Are you ready for some football? Not so fast!
The Navy-Air Force game is on. But there's no word yet on whether 24 other weekend athletic events at service academies will take place, thanks to the government shutdown.
Even the Navy-Air Force game practically became a matter of national security. Though the game was sold out, the two sides had to wait for the Defense Department's greenlight.
A senior department official said the game was allowed to go forward because it involved all non-budgeted funds, and thus was not affected by the shutdown.FULL STORY
We're only two days into this government shutdown, but it already seems like we've been here before.
And in a way, we have.
The Republicans and Democrats got in each other's faces over the U.S. debt ceiling in 2011. The GOP demanded significant budget cuts before agreeing to give Uncle Sam more borrowing power. That amounted to $2 trillion in cuts over 10 years.
But Congress never could agree on where to make the cuts, so they were implemented across-the-board.
The package averted a shutdown then, but didn't sooth the hard feelings created by the standoff.
With that history in mind, here's what we know and what we don't know about the shutdown.FULL STORY
In a move that makes a government shutdown more likely, House Republicans approved a spending plan Sunday morning that would delay Obamacare for a year and repeal its tax on medical devices.
The temporary budget resolution now goes back to the Senate, where Democrats have consistently said any changes to President Barack Obama's signature healthcare law is a deal-killer.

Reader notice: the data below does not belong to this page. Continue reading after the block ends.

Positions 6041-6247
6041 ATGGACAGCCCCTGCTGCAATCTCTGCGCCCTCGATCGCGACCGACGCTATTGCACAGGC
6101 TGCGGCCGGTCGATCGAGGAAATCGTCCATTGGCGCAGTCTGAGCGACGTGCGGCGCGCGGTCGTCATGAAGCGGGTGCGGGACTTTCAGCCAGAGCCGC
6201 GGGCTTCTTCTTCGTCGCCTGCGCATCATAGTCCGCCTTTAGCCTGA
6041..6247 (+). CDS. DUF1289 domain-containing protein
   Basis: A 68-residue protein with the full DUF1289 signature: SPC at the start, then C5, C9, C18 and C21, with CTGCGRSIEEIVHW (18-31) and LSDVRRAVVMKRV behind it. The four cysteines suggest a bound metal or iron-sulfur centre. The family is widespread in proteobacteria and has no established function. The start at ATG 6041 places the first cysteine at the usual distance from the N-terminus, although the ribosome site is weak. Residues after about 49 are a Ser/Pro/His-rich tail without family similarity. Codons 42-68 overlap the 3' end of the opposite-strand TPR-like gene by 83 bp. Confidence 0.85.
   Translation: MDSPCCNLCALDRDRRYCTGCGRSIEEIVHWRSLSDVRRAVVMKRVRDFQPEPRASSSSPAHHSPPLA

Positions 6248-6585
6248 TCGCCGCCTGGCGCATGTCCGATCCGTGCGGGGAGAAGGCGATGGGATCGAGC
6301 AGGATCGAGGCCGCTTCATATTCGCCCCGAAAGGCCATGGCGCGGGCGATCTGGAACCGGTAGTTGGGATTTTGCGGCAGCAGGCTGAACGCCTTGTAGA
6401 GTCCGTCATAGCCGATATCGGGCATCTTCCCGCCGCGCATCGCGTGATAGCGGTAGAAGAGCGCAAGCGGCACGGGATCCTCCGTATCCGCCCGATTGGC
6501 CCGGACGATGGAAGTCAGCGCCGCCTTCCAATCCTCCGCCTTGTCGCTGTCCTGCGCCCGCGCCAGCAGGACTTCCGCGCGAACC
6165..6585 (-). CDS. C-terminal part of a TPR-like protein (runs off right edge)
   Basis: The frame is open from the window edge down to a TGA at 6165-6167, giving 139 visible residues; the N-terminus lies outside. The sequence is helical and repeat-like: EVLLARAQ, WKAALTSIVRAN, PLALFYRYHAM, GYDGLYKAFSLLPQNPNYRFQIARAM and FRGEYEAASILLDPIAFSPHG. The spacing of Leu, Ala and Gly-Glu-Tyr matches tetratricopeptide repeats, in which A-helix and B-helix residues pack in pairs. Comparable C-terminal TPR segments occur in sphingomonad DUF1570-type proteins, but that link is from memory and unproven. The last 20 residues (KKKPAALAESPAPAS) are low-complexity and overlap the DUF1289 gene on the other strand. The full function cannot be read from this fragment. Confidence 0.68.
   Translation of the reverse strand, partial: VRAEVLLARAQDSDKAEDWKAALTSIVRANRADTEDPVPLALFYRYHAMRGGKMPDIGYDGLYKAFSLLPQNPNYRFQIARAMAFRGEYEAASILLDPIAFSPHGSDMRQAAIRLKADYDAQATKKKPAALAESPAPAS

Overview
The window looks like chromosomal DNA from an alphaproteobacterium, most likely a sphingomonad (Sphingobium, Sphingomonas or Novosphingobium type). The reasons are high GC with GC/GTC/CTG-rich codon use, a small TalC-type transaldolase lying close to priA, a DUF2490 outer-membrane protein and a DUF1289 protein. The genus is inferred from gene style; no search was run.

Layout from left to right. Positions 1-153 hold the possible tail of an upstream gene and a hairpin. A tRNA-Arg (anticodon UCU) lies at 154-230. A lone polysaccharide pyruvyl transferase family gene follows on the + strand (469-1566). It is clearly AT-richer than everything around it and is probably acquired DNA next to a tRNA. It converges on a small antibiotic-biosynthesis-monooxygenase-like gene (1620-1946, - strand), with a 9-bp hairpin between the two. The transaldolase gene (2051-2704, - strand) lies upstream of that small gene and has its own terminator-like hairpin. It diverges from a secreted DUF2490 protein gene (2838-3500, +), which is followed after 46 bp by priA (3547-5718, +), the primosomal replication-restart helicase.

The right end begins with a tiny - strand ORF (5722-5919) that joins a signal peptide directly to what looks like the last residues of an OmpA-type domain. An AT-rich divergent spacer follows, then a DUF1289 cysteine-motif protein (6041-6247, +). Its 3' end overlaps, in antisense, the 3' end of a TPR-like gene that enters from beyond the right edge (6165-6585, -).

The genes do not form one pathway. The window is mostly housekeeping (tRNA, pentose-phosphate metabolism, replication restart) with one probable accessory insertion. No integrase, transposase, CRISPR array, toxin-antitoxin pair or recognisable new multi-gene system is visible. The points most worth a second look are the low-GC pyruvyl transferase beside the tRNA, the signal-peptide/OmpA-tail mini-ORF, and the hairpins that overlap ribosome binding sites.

On top of that, Obama has already issued a veto threat.
If Washington can't reach a deal, a government shutdown will begin at 12:01 a.m. Tuesday.FULL STORY
Former House Majority Leader Tom DeLay's conviction on money laundering charges was overturned Thursday by a court in Texas.
DeLay, who was once one of the most powerful men on Capitol Hill, was convicted in 2010 for allegedly trying to influence Texas elections by trying to channel nearly $200,000 in corporate donations to Republicans running for the state legislature, which is prohibited by Lone Star state law. Delay, who served more than two decades in the House before resigning in 2006, was sentenced to three years in prison.FULL STORY
A new national poll in the battle for the 2016 Democratic and Republican presidential nominations indicates what you would expect: Hillary Clinton is the overwhelming Democratic frontrunner, and there's no real leader among the possible GOP White House hopefuls.
But if you get beyond the obvious, the CNN/ORC International survey released Monday becomes more revealing.
It showed 65% of Democrats and independents who lean toward that party say they would likely back Clinton as their presidential nominee. Vice President Joe Biden comes in a distant second, at 10%, with freshman Sen. Elizabeth Warren of Massachusetts at 7%, New York Gov. Andrew Cuomo at 6%, and Maryland Gov. Martin O'Malley at 2%.FULL STORY